My huckleberry friend
The phrase, my huckleberry friend, appears in one of the songs I’m learning at moment – Moon River. At a choir rehearsal last night one of the sopranos said that the word huckleberry means ‘a person who is right for a job’. I’d come across the word before but had never thought what it might mean.
According to World Wide Words the phrase ‘I’m your huckleberry’ means that you are “just the right person for a given job, or a willing executor of some commission.”
Huckleberries are small, dark, sweet berries of plants in the family Ericaceae, in two closely related genera: Vaccinium and Gaylussacia [source]. They were originally called hurtleberries, a dialect word for bilberry, which they resembled, by settlers in the Americas, and this word later became huckleberry. By the early 19th century the word huckleberry was associated with things humble and minor, and tiny amounts. This association was used by Mark Twain for his character Huckleberry Finn – a boy “of lower extraction or degree” than Tom Sawyer.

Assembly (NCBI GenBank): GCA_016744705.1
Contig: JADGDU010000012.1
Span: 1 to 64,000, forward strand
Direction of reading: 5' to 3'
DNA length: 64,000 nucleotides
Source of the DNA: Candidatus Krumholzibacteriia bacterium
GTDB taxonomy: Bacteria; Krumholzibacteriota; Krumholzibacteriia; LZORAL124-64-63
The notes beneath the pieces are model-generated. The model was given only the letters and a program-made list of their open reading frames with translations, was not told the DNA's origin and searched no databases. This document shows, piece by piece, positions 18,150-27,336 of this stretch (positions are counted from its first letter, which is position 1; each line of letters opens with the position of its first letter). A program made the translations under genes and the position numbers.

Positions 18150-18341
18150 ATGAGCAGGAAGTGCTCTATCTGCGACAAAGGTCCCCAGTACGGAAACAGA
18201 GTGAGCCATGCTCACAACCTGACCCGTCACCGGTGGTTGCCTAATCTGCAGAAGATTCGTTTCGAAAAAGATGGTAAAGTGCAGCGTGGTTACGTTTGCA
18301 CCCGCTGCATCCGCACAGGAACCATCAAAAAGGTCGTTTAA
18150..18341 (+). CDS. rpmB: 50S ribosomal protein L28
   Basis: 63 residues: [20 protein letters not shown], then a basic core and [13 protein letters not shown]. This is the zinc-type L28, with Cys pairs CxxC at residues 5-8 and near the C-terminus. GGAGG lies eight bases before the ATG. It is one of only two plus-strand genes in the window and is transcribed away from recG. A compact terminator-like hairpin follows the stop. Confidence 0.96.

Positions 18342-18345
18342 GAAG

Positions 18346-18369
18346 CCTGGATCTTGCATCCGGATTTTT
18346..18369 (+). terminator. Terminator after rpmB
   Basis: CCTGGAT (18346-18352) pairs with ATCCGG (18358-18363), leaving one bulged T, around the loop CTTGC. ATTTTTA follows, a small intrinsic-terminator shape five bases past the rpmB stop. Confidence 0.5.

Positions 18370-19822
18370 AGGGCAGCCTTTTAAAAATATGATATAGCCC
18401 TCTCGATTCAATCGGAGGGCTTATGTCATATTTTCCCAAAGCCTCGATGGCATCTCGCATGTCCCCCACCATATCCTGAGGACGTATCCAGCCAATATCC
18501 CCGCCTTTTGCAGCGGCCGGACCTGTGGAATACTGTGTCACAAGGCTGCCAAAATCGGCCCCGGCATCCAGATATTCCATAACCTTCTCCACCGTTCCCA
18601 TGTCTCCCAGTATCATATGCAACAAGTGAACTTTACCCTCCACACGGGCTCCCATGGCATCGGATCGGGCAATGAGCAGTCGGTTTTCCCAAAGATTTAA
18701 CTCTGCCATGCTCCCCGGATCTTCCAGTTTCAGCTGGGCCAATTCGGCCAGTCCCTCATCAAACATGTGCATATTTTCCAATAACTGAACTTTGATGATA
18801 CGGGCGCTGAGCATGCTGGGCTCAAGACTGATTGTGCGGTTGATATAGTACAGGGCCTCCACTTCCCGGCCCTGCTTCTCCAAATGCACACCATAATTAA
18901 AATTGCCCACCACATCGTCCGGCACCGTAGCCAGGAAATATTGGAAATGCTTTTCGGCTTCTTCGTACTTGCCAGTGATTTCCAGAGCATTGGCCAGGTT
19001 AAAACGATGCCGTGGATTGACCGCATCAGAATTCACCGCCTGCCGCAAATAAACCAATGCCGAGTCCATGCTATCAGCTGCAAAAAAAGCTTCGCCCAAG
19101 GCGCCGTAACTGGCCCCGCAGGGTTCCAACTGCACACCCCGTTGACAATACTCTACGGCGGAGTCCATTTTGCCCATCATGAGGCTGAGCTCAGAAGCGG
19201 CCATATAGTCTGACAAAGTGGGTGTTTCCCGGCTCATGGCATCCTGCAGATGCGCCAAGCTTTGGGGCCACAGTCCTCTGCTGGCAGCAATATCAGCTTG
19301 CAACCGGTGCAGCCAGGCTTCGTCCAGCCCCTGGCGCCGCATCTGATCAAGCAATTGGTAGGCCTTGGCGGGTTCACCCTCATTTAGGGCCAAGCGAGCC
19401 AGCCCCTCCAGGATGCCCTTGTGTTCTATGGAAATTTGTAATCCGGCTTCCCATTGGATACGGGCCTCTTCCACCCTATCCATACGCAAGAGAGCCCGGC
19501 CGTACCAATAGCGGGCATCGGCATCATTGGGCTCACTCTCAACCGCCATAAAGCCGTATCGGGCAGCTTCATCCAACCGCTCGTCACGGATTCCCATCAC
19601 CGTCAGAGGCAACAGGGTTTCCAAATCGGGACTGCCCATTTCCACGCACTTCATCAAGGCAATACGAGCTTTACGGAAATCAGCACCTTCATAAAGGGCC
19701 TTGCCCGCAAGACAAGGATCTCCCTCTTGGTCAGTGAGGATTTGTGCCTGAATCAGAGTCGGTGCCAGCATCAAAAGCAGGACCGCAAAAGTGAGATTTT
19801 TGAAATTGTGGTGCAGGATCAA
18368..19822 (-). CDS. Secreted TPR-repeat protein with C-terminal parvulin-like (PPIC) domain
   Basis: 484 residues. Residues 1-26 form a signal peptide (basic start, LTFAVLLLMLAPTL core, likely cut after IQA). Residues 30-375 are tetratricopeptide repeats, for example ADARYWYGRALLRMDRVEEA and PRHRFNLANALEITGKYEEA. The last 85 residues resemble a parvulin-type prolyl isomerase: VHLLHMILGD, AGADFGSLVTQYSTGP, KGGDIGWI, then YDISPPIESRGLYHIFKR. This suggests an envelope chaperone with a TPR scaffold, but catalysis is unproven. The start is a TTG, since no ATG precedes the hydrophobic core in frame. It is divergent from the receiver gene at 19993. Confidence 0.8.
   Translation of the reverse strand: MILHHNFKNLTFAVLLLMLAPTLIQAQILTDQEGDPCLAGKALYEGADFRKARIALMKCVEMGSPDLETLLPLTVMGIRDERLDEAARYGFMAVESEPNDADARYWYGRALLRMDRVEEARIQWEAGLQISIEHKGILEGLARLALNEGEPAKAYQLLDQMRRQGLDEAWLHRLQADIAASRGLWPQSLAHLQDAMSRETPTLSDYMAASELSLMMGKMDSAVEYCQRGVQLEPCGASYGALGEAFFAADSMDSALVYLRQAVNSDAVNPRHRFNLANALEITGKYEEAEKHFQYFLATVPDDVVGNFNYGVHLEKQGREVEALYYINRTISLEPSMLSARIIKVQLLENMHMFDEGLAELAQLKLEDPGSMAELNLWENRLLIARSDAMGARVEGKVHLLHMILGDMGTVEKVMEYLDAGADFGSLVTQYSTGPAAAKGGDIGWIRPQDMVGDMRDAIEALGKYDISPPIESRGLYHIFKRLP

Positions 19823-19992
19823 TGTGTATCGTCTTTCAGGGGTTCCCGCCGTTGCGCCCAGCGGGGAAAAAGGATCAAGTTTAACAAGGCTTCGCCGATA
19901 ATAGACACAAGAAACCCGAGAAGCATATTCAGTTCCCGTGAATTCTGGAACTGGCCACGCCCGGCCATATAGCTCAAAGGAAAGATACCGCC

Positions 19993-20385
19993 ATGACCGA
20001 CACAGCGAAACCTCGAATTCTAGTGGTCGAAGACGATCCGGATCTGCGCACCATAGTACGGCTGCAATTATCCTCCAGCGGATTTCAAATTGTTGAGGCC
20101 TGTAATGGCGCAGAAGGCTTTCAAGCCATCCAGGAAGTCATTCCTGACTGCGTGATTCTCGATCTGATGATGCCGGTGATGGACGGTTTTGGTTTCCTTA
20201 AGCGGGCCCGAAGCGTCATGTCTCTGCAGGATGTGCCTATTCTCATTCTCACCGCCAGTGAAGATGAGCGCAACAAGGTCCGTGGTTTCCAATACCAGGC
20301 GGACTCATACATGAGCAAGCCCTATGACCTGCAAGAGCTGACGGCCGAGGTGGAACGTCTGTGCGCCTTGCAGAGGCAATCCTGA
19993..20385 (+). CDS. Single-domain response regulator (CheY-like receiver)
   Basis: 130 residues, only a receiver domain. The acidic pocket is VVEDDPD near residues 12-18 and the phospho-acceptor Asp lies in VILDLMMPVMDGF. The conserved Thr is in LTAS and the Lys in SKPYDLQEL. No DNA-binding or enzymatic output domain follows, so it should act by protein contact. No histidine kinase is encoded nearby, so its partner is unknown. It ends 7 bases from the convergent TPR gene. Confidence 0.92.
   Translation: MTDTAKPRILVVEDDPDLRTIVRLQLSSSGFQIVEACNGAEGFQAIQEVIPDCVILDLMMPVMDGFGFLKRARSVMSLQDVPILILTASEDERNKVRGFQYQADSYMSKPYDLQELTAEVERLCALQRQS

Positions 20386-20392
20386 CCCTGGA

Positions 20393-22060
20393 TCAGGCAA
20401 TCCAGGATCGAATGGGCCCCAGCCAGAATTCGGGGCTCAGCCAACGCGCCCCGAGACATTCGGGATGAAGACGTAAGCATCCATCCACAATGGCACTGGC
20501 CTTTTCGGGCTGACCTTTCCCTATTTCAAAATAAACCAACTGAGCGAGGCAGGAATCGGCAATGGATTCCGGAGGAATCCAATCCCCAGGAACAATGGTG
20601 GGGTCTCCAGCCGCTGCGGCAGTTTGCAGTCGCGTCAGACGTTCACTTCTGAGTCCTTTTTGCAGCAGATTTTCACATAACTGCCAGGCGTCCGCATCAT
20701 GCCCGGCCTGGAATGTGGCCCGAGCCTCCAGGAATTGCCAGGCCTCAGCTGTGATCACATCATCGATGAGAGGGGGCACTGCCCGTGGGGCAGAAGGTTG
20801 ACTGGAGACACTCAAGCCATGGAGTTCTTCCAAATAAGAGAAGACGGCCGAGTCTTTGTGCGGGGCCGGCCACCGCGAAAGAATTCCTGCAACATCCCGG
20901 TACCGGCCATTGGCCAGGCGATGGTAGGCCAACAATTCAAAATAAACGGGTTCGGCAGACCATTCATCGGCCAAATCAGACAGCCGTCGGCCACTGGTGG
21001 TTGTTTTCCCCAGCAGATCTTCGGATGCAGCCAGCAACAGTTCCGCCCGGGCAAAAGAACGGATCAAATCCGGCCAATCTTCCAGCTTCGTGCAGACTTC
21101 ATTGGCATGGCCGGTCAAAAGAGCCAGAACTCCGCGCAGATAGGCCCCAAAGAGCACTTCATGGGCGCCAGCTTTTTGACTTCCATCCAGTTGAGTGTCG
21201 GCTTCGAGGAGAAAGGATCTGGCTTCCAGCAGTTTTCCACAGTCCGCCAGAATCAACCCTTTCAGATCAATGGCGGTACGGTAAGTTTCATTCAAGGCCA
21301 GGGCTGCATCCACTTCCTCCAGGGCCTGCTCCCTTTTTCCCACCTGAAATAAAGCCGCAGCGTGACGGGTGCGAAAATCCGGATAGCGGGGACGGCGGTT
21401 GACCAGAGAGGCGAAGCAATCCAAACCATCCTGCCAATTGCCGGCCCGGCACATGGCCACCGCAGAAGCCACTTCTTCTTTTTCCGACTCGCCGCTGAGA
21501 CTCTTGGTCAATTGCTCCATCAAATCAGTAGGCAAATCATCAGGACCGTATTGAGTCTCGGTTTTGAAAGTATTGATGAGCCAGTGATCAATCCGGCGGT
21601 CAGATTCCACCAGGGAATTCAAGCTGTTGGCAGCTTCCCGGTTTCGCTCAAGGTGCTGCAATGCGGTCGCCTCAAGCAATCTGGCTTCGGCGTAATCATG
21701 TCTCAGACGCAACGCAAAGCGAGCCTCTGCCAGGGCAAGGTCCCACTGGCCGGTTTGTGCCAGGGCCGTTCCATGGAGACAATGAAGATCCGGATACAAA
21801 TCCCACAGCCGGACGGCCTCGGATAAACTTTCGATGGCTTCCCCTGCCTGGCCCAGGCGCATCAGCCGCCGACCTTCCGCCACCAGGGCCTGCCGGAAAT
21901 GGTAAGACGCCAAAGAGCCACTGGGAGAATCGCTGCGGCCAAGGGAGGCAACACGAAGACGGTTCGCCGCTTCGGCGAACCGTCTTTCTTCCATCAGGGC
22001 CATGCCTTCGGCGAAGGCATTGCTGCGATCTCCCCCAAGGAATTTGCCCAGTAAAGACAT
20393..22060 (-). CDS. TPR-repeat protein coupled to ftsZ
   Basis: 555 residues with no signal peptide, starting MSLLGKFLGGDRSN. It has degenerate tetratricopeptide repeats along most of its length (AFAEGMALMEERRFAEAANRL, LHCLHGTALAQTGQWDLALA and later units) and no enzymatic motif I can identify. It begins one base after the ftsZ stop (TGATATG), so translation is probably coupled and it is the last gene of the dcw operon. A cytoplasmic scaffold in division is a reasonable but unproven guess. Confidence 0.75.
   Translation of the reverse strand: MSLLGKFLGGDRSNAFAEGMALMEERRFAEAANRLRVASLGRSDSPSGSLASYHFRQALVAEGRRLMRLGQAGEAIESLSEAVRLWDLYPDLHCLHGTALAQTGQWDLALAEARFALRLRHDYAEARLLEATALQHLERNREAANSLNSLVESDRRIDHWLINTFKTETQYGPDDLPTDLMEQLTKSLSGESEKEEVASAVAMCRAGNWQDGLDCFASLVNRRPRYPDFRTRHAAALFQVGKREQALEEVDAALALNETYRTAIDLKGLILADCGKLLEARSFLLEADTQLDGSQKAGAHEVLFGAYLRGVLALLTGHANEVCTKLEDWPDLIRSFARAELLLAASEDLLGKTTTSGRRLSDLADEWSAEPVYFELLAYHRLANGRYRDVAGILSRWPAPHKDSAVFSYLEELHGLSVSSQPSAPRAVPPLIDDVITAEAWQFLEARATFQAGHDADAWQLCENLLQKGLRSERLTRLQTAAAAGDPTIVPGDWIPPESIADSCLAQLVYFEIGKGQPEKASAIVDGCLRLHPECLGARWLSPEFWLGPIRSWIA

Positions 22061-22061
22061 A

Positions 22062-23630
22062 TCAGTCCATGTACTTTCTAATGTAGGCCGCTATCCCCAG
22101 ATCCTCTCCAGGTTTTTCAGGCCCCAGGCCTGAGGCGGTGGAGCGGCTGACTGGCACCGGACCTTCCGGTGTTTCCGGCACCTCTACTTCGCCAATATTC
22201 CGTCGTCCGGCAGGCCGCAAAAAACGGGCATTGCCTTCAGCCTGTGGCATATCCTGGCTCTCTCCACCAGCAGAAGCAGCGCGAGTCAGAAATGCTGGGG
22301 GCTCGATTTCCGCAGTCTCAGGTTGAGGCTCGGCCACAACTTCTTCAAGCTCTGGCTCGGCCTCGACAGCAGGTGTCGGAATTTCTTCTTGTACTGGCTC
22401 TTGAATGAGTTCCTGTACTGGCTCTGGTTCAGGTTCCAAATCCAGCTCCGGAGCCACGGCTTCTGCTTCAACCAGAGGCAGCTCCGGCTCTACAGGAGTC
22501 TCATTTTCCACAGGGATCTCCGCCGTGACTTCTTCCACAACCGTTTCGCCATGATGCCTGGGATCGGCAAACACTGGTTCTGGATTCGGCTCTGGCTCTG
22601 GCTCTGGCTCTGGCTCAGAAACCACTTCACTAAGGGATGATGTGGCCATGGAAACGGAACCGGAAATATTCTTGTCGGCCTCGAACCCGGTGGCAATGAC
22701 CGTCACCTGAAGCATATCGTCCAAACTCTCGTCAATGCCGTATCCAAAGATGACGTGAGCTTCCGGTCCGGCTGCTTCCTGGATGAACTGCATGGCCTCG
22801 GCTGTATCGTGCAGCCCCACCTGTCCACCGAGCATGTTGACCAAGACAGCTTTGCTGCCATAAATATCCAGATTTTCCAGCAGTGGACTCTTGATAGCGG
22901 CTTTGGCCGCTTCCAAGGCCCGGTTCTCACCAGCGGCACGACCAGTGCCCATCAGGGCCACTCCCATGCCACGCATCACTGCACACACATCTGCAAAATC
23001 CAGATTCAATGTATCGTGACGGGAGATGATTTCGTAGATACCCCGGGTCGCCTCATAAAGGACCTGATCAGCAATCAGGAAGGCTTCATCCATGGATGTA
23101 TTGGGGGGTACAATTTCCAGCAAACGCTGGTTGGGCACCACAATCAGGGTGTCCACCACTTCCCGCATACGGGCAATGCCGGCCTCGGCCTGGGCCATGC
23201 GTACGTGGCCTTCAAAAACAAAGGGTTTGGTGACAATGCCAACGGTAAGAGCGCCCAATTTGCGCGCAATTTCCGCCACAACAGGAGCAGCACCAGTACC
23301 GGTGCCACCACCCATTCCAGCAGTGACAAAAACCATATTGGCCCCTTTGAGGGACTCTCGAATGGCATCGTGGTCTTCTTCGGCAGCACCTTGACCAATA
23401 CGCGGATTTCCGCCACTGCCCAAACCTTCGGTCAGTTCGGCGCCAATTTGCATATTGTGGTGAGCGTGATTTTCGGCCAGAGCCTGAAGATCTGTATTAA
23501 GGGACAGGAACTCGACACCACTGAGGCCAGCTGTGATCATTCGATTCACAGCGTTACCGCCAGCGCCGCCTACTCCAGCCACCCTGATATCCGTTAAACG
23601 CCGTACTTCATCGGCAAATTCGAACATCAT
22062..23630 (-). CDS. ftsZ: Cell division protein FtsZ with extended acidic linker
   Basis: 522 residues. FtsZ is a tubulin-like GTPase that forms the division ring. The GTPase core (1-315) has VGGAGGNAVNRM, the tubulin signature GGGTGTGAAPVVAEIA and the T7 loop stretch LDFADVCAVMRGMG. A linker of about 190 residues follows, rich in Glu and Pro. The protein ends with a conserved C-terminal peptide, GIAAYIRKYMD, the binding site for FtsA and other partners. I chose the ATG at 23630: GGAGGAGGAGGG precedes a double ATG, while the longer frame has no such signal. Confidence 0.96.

In the 1830s people started to metaphorically compare huckleberries and persimmons, which are much larger, to describe things that are somewhat beyond one’s reach or abilities. Somehow the word huckleberry also became associated with helpers and assistants, and also with insignificant and nice people.
According to the Online Etymology Dictionary, the word huckleberry is probably an alteration of the Middle English hurtilbery (whortleberry), from the Old English horte (whortleberry). The OED says that whortleberry (/ˈhwɜːt(ə)lbɛrɪ/) is a South-western (England) dialect form of hurtleberry, which is derived from the word hurt (bilberry), which possibly comes from the French heraldic term heurt(e) (small Azure balls) or from the French word heurt (mark left by a blow).